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Manchester students offer amputees helping hand

University of Manchester students have clubbed together to develop a 3D printed robot prosthetic hand, in what has been hailed as a major breakthrough for amputees.

According to the NHS, around 6,000 major limb amputations are carried our each year in the UK alone. At the moment advanced robotic prosthetic limbs start from around £25,000, going up to £60,000 if bought privately.

The new design is 87 times cheaper with a hand being built for just £307.

The robot hand is the brainchild of Alex Agboola-Dobson, who developed the product in the final year of his Master’s in Mechanical Engineering.

Alex said:

Not only do we want to make it affordable, we want people to actually like the look of it and not be ashamed or embarrassed of using or wearing it.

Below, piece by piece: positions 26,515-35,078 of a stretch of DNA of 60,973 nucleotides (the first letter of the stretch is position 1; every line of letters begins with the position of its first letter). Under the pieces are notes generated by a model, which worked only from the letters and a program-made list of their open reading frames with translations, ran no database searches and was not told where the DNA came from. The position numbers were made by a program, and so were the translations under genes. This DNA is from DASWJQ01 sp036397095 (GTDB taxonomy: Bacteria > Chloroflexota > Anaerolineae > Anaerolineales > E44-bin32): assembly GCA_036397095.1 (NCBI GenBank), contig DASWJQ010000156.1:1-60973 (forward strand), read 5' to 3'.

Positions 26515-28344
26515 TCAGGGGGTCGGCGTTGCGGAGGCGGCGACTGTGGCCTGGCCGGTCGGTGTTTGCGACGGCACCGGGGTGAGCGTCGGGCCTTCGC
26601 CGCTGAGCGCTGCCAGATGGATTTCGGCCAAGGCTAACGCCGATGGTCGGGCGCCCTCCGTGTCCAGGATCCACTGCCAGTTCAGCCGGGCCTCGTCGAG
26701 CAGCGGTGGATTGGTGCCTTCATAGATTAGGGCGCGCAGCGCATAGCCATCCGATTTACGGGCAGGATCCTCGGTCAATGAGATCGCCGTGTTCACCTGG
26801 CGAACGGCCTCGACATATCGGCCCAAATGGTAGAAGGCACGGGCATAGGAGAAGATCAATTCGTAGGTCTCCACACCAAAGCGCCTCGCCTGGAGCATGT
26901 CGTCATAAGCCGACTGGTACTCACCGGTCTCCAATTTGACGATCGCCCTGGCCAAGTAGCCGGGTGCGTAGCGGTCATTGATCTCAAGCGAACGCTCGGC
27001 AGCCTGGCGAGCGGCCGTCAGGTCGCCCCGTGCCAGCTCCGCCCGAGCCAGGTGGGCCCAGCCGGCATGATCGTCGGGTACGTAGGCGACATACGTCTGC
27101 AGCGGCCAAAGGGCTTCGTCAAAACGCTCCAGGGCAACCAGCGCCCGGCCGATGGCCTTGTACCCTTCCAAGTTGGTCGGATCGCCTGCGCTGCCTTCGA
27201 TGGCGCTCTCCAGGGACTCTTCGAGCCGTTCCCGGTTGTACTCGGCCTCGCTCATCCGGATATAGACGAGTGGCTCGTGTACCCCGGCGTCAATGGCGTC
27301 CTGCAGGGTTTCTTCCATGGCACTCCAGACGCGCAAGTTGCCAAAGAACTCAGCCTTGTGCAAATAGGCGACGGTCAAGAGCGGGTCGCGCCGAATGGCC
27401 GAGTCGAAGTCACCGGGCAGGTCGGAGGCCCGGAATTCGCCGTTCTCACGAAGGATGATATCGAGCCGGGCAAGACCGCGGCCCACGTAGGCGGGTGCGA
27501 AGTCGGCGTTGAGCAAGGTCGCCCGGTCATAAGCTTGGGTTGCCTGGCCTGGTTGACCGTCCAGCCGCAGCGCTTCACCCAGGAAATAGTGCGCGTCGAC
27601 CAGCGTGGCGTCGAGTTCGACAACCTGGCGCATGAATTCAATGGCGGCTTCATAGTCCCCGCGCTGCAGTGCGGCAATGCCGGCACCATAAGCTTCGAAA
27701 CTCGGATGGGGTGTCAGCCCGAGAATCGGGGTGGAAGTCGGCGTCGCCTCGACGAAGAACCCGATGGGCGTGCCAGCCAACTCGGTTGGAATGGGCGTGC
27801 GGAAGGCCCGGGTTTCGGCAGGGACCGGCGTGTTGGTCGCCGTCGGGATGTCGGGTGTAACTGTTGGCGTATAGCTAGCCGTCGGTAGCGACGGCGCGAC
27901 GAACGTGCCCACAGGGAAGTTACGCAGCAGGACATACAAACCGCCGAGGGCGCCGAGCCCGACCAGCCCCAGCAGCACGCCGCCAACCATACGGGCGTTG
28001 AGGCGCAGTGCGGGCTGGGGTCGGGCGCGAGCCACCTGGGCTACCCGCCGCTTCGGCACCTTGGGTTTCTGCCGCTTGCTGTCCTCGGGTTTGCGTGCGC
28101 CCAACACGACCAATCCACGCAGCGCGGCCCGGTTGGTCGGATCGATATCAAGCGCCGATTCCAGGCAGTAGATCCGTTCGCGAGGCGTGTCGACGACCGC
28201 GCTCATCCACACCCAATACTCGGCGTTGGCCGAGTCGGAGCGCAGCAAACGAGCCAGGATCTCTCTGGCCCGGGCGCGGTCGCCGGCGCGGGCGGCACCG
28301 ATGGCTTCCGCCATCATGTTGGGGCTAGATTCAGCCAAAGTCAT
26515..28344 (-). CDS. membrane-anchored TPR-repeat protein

Some traditional prosthetics can both look and feel cumbersome or, those that don’t, are extremely expensive.

The design comes with bluetooth connection and an Android app, with the hand controlled by muscle sensors placed on the wearer’s arm that can be paired to the app.

Alex added:

We think our design really can make a difference and we will be looking to commercialise the project in the future.

The innovation has already received the royal seal of approval, after shaking hands with Prince William when it was showcased at the International Business Festival this summer.

It also won ‘best new development’ in the Digital Innovation Challenge at the Industry 4.0 Summit & Expo, and was nominated for a James Dyson Award.

The hand allows users to do simple everyday tasks such as eating using a knife and fork, opening doors, and using a computer.

The students hope to make the production of the robotic hand even cheaper in the future, including for people who need it in developing countries.

Image by the University of Manchester 

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